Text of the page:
The Bio-Politics of Bees

Industrial Farming and Colony Collapse Disorder


  • Richie Nimmo



Everywhere, honeybees and other insect pollinators are dwindling and dying, in a slowly but relentlessly unfolding crisis that has come to be known as “Colony Collapse Disorder.” This article draws upon theoretical currents from animal studies, environmental sociology and ecofeminism in order to explore the aetiology and significance of this crisis, an animal-techno-ecological assemblage of forbidding complexity and intense controversy. It is argued that the critical animal studies concept of the “animal-industrial complex” offers a potentially fruitful framework for grasping CCD, but that it ultimately rests upon notions of nonhuman animal subjectivity and objectification which do not translate persuasively to eusocial invertebrates such as honeybees. The article therefore develops a bio-political reading of the animal-industrial complex which reworks its conceptual underpinnings such as to render coherent the notion of an “apis-industrial complex.” This bio-political approach is articulated through a critical discussion of the relationship between the industrial organization of agricultural production and the vital materiality of complex living systems.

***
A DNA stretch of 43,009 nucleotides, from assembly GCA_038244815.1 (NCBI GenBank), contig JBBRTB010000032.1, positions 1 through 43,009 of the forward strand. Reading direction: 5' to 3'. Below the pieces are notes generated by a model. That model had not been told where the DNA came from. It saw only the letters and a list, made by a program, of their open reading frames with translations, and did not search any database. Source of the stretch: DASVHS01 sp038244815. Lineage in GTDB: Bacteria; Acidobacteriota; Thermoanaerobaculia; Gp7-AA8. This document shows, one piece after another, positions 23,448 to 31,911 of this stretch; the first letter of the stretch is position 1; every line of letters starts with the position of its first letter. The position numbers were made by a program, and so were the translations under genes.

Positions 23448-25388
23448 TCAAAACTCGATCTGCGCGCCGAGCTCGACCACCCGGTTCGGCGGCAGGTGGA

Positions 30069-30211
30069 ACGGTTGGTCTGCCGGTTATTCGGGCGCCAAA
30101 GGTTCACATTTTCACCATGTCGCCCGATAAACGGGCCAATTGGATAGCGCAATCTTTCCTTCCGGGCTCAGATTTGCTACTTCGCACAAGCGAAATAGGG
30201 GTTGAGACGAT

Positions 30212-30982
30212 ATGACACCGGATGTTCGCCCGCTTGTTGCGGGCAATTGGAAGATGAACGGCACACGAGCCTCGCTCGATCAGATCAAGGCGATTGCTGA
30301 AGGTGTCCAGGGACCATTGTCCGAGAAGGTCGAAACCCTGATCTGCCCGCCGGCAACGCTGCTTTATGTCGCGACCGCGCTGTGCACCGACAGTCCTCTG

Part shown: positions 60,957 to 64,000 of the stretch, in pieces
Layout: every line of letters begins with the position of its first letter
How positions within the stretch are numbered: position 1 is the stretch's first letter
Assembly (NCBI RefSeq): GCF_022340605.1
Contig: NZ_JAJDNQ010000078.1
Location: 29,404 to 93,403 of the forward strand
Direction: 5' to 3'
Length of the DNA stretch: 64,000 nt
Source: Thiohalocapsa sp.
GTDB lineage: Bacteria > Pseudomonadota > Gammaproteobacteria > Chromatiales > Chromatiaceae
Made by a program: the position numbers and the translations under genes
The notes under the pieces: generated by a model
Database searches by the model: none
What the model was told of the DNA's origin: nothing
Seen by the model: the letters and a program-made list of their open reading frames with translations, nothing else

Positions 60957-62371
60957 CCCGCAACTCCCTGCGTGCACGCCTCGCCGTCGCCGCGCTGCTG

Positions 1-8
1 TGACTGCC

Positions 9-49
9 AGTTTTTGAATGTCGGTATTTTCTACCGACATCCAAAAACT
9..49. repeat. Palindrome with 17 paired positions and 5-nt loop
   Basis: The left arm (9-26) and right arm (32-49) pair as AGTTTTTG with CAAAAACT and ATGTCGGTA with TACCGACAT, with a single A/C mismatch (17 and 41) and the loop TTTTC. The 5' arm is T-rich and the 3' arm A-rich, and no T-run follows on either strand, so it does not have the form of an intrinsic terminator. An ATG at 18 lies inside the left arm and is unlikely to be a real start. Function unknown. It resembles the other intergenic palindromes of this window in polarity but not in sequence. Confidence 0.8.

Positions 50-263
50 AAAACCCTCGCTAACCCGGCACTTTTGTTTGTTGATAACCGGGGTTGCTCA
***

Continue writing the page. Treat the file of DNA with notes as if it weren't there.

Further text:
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Author Biography

Richie Nimmo

Richie Nimmo is a lecturer in sociology at the University of Manchester, UK, where he teaches research methods, human-animal relations and environmental sociology. His research interests lie in the terrain of posthumanism, science studies, ontology and materialities. Currently he is editing a book on actor-network theory and thinking about the Anthropocene. He is the author of Milk, Modernity and the Making of the Human.




How to Cite

Nimmo, Richie. 2015. “The Bio-Politics of Bees: Industrial Farming and Colony Collapse Disorder”. Humanimalia 6 (2):1-20.



Special Section: Animals and Technoculture